It’s clear that employing AI-led systems to discover new purposes for existing drugs is an exciting and promising business strategy. But how best can IP, and patents in particular, support such a business model?
Upon developing an AI platform, a company’s first instinct might be to file a patent application for their new AI drug repurposing platform. However, this might not be the best strategy. As we have discussed in previous articles, protecting AI-implemented inventions is not straightforward at the European Patent Office (EPO). Furthermore, an AI or ML method is likely to be constantly learning and evolving. A patent is therefore likely to capture a snapshot in time of the invention, but might ultimately fail to protect the commercial embodiment. How, then, could such a company build a sound IP standing?
Rather than patenting the central AI platform, IP protection could be focused on the output: the repurposed drugs. Such drugs could be protected in Europe using what is known as a ‘second medical use’ claim. Even if the drug is already known for treating a first disease, the discovery that it will be effective in a new treatment area may be inventive in its own right. Such patent applications are, generally, much less complex to describe than AI-related inventions and are therefore likely to be cheaper to file. The application would need to be supported by some data beyond the AI’s initial prediction, such as some early data from animal models of the disease. The benefit, however, is that the core asset of the business – the AI model – remains secret: you need never disclose your golden goose, just its eggs.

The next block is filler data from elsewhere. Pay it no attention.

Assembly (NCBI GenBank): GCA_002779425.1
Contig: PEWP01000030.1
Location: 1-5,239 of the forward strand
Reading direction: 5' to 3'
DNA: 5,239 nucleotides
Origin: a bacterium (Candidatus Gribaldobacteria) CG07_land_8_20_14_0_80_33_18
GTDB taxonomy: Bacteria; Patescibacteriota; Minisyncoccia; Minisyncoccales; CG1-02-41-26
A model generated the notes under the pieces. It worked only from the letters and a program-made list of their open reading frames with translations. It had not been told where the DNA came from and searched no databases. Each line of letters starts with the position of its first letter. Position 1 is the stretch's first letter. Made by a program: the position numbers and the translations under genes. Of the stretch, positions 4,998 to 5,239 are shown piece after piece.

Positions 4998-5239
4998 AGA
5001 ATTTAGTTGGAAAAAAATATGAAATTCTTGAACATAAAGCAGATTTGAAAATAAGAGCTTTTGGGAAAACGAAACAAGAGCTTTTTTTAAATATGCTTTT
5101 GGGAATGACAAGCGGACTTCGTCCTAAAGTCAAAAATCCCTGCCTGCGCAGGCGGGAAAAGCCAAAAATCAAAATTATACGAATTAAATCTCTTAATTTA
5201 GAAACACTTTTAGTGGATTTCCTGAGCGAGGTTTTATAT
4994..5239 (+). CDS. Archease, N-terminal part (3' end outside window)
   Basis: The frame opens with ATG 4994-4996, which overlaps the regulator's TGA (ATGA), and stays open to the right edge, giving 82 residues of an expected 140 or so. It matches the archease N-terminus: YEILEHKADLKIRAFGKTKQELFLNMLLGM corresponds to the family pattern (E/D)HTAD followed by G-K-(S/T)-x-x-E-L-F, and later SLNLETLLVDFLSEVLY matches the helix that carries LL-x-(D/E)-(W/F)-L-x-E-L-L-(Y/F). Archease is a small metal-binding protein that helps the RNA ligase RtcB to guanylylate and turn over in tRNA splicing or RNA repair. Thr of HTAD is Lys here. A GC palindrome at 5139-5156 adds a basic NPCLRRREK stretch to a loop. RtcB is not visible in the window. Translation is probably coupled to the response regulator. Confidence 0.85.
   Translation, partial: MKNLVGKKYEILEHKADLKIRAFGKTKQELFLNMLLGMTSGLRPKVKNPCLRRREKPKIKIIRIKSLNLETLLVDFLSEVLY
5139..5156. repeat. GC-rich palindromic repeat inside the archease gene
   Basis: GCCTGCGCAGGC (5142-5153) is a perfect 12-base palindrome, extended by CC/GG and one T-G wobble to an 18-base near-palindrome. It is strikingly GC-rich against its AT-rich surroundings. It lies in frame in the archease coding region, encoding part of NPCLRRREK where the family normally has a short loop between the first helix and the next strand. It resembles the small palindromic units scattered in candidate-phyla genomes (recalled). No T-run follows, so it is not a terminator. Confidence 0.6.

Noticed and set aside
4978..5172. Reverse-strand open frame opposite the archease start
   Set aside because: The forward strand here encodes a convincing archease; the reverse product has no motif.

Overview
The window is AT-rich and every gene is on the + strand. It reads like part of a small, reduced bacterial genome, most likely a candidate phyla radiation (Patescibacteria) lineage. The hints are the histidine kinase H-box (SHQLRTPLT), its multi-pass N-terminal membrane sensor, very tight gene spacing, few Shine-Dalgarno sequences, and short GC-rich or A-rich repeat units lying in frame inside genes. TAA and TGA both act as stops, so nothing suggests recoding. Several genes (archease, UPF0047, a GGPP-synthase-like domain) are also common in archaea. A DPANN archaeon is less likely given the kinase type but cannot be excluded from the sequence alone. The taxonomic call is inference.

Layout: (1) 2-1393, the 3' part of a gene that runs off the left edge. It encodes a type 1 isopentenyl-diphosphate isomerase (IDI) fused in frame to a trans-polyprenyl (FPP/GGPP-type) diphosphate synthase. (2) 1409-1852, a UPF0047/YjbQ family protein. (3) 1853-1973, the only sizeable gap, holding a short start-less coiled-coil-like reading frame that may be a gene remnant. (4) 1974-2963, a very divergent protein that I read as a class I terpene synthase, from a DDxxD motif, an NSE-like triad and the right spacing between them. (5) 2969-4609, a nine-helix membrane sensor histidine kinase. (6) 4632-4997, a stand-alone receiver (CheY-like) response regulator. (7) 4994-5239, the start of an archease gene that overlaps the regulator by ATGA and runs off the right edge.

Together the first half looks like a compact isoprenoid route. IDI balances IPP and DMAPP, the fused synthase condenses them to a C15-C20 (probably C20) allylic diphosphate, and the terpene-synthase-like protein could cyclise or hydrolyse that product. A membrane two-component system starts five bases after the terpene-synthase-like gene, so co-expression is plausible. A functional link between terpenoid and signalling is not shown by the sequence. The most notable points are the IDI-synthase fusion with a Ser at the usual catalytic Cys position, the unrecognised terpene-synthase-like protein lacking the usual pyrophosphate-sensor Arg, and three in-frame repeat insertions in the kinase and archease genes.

The attractiveness of drug repurposing business models is clear. The great challenges in pharmaceutical development boil down to two imposing stats: the average time to bring a drug to market is between 13 – 15 years, and it will cost $2-3 billion in the process2. Repurposing circumvents the drug development valley of death and, on average, costs $300 million. A company that delegates the heavy lifting to an AI platform is likely to take this order-of-magnitude saving even further. By taking drugs that already have safety data and regulatory approval, there is a shorter and more attractive route to market for the new drug. The drug repurposing company might then take the drug forward or, avoiding the risk of drug development altogether, license out its invention to a better suited company.
Clearly, huge progress is being made to tackle the coronavirus pandemic. Vaccines are being developed in months rather than years, and our understanding of the virus grows each week. It may be, though, that the early heroes in healthcare are those scavenging on the scrapheap of medicines, rather than developing new ones.

Many thanks to Matt and Michael for sharing their thoughts on this fascinating topic. If you have any questions for them, please don’t hesitate to get in touch.